Akhmed Zakaev – In Conversation with Luke Harding

Talk Wednesday, 19th February, 7:00PM
The two Chechen wars waged by Russia in the 1990s and 2000s did not attract much international attention but they played a crucial role in shaping  Russia’s subsequent  behaviour both domestically and beyond its borders.  The military campaigns started by former President Yeltsin and eagerly expanded upon by President Putin were disastrous for the Chechens – 250,000, a quarter of the whole Chechen population, were killed, 40 000 of them children, but they also proved to become a precedent for Russia’s treatment of its neighbours as well as determined the overall course for its foreign policy.
Everything that the Russian government has done since: invading Georgia and Ukraine, annexing Crimea, meddling in Syria, Venezuela and the Central African Republic – is the echo of the Chechen campaigns. The first steps in developing an effective information war and discrediting the Western media were also taken during the second Chechen war.  
Putin, who became Russian Prime Minister in 1999 and President in 2000, made a special effort to prevent information from coming out of the region: during the second Chechen war foreign journalists were practically refused entry into the so-called counter-terrorist operation zone, and  their  brave Russian colleagues, such as Anna Politkovskaya (1958-2006) and Natalia Estemirova (1958 -2009),  who  tried to expose what was going on in Chechnya, were ruthlessly killed. The key problem, however, was that the world did not want to know about Chechnya. Eager to buy Russian oil and gas the West turned a blind eye to Putin’s imperial ambitions and his crimes against humanity so unabated he carried on.
Luke Harding will discuss these issues in conversation with Akhmed Zakayev, who recently published a book ‘Subjugate or Exterminate!: A Memoir of Russia’s Wars in Chechnya’ (Academica Press, 2019).  Zakayev, the London-based Chechen leader whom Russia has long sought to extradite from the UK, fought in both Chechen wars, and was variously a minister, a military commander, a negotiator, and a presidential candidate.


Akhmed Zakaev is Prime Minister of the Chechen Republic’s government in exile. Zakayev was first trained as an actor and became the chairman of the Chechen Union of Theatrical Actors in 1991. A veteran of the First Chechen War, Zakayev was one of the signatories of the Chechen-Russian peace treaty when it was signed in 1997 and served as Chechen deputy prime minister after the war. When Russia attempted to implicate him in the planning of the Moscow theatre siege in 2002, a British court refused to extradite Zakayev. He was granted political asylum in 2003. Zakayev leads a political movement which both opposed the turn in Chechen militancy towards Islamism an the current Russian-backed Chechen government of Ramzan Kadyrov. Between the Chechen Wars he co-authored a book, Wahhabism, The Kremlin’s Remedy Against National Liberation Movements, positing a link between Soviet Union support for terror groups and dictatorial states and political Islam’s growth. It was discovered in 2008 that Zakayev was targeted for assassination along with friend and acquaintance, Alexander Litvinenko, who was murdered by polonium-210 poisoning in 2006. He continues to campaign for Chechen independence from exile in London, and Russia continues to attempt his extradition. His recent book, Subjugate or Exterminate! seeks to provide a personal telling of the Chechen conflict.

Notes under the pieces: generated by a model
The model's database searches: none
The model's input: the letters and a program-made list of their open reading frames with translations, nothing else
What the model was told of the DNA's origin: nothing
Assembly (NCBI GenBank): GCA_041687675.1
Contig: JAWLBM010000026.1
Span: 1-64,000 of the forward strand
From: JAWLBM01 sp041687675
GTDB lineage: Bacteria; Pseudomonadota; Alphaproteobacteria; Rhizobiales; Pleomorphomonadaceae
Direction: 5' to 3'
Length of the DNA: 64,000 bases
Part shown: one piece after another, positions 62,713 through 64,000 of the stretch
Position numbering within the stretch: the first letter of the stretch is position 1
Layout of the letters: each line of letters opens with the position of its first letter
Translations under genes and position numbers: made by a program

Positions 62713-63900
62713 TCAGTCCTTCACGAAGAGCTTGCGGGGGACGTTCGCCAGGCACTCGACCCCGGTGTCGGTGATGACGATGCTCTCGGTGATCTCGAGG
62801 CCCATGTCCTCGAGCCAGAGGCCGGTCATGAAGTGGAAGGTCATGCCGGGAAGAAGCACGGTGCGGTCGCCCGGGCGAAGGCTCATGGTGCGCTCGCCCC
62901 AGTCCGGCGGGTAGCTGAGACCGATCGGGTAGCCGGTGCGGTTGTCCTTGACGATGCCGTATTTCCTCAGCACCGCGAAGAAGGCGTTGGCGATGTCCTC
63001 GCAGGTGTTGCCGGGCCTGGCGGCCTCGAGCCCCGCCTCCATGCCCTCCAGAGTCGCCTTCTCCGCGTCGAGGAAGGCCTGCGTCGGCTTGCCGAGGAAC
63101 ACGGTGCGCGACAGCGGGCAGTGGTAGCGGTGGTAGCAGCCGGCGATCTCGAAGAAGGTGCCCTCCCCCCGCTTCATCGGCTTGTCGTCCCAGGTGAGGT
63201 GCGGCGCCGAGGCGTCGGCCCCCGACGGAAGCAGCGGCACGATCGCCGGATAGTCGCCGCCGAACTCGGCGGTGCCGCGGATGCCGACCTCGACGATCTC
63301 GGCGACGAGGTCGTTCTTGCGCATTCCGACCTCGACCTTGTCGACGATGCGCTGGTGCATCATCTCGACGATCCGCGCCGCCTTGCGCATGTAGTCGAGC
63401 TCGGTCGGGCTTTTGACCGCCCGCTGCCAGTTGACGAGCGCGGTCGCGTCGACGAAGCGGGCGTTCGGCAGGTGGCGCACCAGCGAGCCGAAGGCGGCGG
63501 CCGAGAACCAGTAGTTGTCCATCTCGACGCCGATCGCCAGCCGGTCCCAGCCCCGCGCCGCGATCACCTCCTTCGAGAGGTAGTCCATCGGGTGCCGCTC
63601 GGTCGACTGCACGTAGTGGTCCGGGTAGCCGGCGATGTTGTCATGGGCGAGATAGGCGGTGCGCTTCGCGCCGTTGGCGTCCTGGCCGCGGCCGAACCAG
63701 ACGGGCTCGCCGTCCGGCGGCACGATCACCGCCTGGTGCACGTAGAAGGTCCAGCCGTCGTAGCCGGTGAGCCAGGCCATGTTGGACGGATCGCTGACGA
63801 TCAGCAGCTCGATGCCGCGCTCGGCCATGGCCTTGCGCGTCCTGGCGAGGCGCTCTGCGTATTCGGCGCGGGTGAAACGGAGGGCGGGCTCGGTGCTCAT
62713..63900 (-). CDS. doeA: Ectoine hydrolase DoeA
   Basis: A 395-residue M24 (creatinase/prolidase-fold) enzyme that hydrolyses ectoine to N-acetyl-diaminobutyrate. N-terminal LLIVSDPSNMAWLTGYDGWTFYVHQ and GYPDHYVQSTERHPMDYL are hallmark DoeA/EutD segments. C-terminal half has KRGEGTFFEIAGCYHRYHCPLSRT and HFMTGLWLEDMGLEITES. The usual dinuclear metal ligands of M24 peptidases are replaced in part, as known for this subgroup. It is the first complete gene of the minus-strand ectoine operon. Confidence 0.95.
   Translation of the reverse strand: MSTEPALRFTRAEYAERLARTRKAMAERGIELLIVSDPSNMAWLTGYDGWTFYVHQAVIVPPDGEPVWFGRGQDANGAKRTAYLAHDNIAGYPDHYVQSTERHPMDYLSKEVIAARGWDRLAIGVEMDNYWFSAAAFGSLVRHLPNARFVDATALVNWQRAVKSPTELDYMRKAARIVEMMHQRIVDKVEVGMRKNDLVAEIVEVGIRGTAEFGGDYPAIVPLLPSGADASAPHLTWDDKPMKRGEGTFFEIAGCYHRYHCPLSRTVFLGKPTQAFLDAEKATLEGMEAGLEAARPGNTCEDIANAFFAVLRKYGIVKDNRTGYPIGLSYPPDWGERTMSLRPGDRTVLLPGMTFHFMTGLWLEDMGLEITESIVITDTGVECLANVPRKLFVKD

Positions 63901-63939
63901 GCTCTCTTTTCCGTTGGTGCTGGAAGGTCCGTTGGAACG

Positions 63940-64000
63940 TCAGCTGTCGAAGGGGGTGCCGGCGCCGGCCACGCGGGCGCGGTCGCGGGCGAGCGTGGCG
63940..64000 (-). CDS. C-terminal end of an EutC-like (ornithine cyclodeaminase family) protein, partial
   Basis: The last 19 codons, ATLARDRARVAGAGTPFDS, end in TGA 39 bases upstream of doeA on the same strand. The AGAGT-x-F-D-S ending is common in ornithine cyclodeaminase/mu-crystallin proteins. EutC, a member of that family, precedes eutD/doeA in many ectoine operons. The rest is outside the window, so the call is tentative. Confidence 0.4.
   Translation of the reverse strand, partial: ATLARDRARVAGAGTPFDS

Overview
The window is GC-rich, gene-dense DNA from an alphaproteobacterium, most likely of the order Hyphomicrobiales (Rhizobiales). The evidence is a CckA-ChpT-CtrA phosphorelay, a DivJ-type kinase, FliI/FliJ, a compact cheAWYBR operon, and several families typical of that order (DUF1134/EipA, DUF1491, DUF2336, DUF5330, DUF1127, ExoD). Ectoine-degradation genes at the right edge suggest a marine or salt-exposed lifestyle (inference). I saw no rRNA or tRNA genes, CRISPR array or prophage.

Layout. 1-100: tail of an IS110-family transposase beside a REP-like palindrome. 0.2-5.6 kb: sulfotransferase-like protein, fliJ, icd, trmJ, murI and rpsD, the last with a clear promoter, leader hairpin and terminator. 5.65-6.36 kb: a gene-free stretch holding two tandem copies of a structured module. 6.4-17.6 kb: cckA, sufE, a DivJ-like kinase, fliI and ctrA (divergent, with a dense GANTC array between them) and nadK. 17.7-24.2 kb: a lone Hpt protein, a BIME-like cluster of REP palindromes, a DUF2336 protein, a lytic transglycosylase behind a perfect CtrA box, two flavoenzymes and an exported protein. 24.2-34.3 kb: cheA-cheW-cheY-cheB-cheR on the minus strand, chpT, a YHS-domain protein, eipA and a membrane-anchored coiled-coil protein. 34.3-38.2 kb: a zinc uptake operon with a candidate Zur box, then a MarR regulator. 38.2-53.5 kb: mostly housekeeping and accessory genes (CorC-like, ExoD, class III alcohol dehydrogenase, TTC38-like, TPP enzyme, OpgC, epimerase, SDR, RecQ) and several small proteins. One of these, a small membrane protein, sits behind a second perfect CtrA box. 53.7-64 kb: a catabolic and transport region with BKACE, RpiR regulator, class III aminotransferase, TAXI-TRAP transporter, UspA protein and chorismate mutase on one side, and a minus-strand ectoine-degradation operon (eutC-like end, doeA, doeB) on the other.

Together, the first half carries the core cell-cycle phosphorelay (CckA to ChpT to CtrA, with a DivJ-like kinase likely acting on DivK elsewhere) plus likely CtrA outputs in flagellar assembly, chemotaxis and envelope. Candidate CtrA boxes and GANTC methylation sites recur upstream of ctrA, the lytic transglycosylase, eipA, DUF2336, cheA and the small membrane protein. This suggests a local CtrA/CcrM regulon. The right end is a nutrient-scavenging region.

Luke Harding is an award-winning Guardian foreign correspondent. Resident in Moscow between 2007-11, he was expelled from the country by the Kremlin, the first case of such an expulsion happening to a journalist in Russia since the end of the Cold War. Afterwards, he penned Mafia State to describe the Putin regime. He has reported from Delhi, Berlin and Moscow and covered wars in Afghanistan, Iraq, and Libya. His book, The Liar: The Fall of Jonathan Aitken, was nominated for the Orwell Prize, while The Snowden Files and (as co-author) WikiLeaks: Inside Julian Assange’s War on Secrecy have both been turned into films. In November 2017, Harding published Collusion: Secret Meetings, Dirty Money, and How Russia Helped Donald Trump Win on the subject of Russian interference in the 2016 US Presidential Election, examining the dossier of former British Agent Christopher Steele.

Interpreter for Akhmed Zakaev

Dr Arch Tait, who was the translator for ‘Subjugate or Exterminate!’, learned Russian at Latymer Upper School, London; Trinity Hall, Cambridge; and Moscow State University. He has a PhD in Russian literature from Cambridge and began translating in earnest in 1986 after a meeting with Valentina Jacques, then editor of the magazine Soviet Literature. From 1993 he was the UK editor of the Glas New Russian Writing translation series, whose editor-in-chief was Valentina’s successor, Natasha Perova. To date he has translated 35 books by leading Russian authors of fiction and non-fiction. Dr Tait’s most recent translations are Yelena Rzhevskaya’s Memoirs of a Wartime Interpreter (Greenhill), and Maxim Trudolyubov’s The Tragedy of Property (Polity); and Ivan Chistyakov’s The Diary of a Gulag Prison Guard (Granta).

Dr Arch Tait will read out some passages from the book